- Diabetic neuropathy: Arms and feet could tingle or feel numb due to depletion of Vitamin B12, which is critical for nerve insulation.
- Brain fog: Vitamin B12 depletion could lead to memory and cognition issues, especially in elderly diabetics.
- Skin and hair issues: Vitamin B9 depletion could cause hair loss while Vitamin B12 loss could cause your skin to bruise easily.
- Digestive issues: CoQ10 depletion could cause gum problems, while depletion of Vitamins B9 and B12 could cause diarrhea, nausea and loss of appetite.
- Muscle pain and cramps: Diabetics often complain of unexplained pain in the legs, especially calf muscles. Metformin causes depletion of CoQ10, which is critical for muscle energy.
- Heart issues: The heart is the most important muscle in the human body and loss of CoQ10 causes a feeling of ‘heaviness’ in the heart.
- Swollen feet: Another impact of the loss of CoQ10 on cardiac health shows itself in stubborn swelling in the legs and feet.
Nutrient Loss Due to Metformin In Detail
If you have been feeling tired all the time and are lacking the energy to do anything, you may be missing Vitamin B12, or Folic Acid (Vitamin B9), or Coenzyme Q10 (CoQ10). These nutrients are needed to ensure that red blood cells of the right size are created in the body and cells are able to produce energy.
Tingling or Numb Hands and Feet (Diabetic Neuropathy)
Our nerves are like electric wires and we need Vitamin B12 to keep the protective sheath of the nerves healthy. Metformin interferes with B12 absorption in the body. This leads to nerves becoming extra sensitive, almost like having a short circuit. If nerves get deadened instead, one could feel numbness or that ‘pillow walking’ feeling diabetics often complain about.
Memory and Cognition Issues
Diabetics who have vitamin B12 depletion could suffer from confusion, memory loss, moodiness, abnormal gait, agitation, dizziness, delusions, dementia and even hallucinations. The risk of symptoms relating to a B12 deficiency increases in elderly diabetics. With age, we produce lesser stomach acid and intrinsic factor, both of which are important for digestion and absorption of Vitamin B12 from regular food sources.
If you find that your skin bruises a lot easier than it used to/that you have dermatitis/that your skin is a lot more sensitive, you could be missing vitamin B12. Folic Acid (Vitamin B9) depletion could also lead to hair loss.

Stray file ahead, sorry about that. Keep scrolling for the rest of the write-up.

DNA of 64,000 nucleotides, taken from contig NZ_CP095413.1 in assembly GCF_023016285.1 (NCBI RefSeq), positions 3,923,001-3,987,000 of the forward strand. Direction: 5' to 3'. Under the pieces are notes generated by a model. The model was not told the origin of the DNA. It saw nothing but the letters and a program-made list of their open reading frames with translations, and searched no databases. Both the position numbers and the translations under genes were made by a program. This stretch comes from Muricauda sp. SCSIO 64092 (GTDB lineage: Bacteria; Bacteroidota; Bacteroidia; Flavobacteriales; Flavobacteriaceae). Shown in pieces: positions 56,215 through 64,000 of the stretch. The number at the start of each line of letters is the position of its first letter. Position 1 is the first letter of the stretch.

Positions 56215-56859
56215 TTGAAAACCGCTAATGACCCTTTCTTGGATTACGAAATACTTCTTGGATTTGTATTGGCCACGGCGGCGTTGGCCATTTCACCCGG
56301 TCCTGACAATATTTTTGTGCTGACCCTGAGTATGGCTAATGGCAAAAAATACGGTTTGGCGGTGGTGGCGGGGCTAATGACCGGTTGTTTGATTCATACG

A loss of appetite, nausea and diarrhea could be caused by, both, B12 and Folic Acid (B9) depletion. Since the digestive tract begins with the mouth, we must mention gingivitis or gum problems here. These can happen when CoQ10, another vital nutrient, is depleted from the body by Metformin (Biguanides).
Muscle Pains and Cardiac Issues
Diabetics often feel muscle pains that go unexplained. One of the key vitamin-like compounds that is depleted by Metformin (Biguanides) is called Coenzyme Q10 or CoQ10. It is also called ubiquinone, from the word ubiquitous, meaning everywhere. It is needed for energy production in, literally, every muscle of the human body. Depletion of this vital compound leads to lack of energy and muscle pains. The heart is the most energy-demanding muscle in the human body. So, lack of CoQ10 can lead to –
- High blood pressure
- Angina (discomfort in the chest)
- Cardiac arrhythmia (irregular heartbeat)
- Cardiomyopathy (labored breathing, swelling of feet, bloated belly)
- Serious conditions like congestive heart failure, mitral valve prolapse and stroke.
How Do I Get Relief From Metformin Side Effects such as Nausea, Stomach Pain, Diarrhea?
These are the most common side effects of metformin. Doctors handle the nausea, stomach pain, diarrhea etc. caused by Metformin by: